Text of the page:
flexed at toe off in the barefoot condition. Jazz shoes significantly affected ankle sagittal angle throughout stance (p < 0.001). Chorus shoes displayed less plantar flexion in the initial 10% of stance compared to the other jazz shoe designs but not the barefoot condition. At midstance the barefoot condition displayed significantly less dorsiflexion compared to all shoe conditions. In the final 10% of stance, the chorus shoe displayed significantly less plantar flexion compared to the other jazz shoes (p < 0.001). The barefoot condition was also significantly less

plantar flexed compared to the Evolution, Elastabootie, and Boost, but not the chorus shoe. Total sagittal plane ankle ROM was significantly affected by the jazz shoe designs (p < 0.001). Barefoot had the lowest ROM (53.62° ± 10.77°), which was significantly reduced by up to 7° compared to all of the jazz shoes (Fig. 5). The ankle was inverted at toe strike, reached maximal eversion at 52% of stance phase, and was inverted at toe off in the barefoot condition. Ankle inversion-eversion angles were significantly affected by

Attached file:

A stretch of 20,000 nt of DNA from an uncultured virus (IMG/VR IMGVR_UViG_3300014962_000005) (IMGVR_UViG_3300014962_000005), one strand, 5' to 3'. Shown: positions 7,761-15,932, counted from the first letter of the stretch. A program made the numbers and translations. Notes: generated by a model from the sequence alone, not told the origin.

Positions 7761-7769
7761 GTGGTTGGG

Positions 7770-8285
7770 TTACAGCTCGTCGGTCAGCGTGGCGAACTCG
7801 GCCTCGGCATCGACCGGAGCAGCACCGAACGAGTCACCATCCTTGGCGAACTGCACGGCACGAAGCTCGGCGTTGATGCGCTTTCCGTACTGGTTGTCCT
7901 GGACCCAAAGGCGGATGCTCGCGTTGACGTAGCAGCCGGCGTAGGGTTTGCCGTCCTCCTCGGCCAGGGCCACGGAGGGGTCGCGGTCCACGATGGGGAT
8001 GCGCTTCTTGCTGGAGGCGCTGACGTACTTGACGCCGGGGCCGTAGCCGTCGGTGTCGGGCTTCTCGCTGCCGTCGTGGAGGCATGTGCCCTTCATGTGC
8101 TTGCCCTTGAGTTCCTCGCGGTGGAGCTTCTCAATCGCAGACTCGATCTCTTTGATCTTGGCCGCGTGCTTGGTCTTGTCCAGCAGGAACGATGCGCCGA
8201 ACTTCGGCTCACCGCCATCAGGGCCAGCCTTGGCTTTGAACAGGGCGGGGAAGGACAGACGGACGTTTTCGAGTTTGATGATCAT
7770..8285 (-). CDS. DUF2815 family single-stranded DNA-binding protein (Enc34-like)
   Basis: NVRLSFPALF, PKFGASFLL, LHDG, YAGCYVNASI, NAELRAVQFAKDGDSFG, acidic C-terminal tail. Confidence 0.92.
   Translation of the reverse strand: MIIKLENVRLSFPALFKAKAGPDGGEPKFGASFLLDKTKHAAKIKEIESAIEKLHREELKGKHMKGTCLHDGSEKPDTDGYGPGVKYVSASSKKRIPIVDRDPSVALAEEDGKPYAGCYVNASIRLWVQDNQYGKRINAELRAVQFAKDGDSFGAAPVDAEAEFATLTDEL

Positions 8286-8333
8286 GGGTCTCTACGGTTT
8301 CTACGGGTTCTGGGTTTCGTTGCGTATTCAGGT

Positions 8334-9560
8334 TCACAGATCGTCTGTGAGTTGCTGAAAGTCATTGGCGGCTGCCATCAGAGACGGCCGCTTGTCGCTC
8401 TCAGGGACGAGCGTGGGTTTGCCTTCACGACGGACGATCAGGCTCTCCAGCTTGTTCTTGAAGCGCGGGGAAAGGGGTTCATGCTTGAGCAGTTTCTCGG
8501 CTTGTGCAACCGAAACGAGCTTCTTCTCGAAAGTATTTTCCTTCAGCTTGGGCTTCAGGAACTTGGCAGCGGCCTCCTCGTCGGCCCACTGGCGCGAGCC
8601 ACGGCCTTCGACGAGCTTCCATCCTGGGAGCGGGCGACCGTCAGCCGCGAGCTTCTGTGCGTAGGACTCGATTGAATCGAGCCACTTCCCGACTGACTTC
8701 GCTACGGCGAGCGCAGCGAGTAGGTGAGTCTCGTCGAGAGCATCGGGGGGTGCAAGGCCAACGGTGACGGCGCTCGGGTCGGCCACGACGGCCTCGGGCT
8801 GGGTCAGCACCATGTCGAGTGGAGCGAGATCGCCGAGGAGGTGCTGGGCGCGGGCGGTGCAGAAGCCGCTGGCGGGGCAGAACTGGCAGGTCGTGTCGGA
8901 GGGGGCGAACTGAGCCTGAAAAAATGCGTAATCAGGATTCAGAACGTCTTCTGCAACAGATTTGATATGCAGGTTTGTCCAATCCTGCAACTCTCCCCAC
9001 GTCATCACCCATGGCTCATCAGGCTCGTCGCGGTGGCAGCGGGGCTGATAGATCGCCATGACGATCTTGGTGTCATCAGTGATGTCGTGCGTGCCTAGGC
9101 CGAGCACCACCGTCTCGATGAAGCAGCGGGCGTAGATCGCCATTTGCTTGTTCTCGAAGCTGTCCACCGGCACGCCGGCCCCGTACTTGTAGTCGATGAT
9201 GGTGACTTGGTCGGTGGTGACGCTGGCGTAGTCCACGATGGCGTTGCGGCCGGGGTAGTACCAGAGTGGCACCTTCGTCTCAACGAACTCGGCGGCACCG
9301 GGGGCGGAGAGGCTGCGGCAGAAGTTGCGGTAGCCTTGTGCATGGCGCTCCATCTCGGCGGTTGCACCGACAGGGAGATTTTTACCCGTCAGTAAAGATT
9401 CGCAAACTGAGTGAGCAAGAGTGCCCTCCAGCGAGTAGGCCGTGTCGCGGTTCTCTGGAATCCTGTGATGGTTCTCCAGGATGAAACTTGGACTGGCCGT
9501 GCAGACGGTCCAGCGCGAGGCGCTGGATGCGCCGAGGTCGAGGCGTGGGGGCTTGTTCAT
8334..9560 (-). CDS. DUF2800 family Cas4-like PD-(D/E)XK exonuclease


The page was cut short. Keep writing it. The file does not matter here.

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Table 3 Range of Motion (Mean and Standard Deviation) for Each Shoe Condition Barefoot

Evolution

Chorus

Elastabootie

Boost

Hip Sagittal

29.6 ± 6.8

28.9 ± 5.7

29.7 ± 5.6

29.7 ± 5.2

29.8 ± 6.4

Knee Sagittal

66.2 ± 5.8

68.0 ± 6.0*

69.1 ± 4.9*

68.4 ± 5.9*

69.4 ± 5.4*

Ankle Sagittal

53.6 ± 10.8

70.1 ± 6.2*

62.4 ± 4.1*

66.31 ± 6.2*

70.00 ± 5.4*

Ankle Frontal

19.9 ± 4.3

14.8 ± 4.9*

16.5 ± 5.5*

16.2 ± 4.1*

14.0 ± 4.6*

Ankle Transverse

13.3 ± 3.5

16.4 ± 3.1*

12.8 ± 4.2

14.9 ± 3.9*

15.6 ± 2.9*

Midfoot Sagittal

38.6 ± 8.8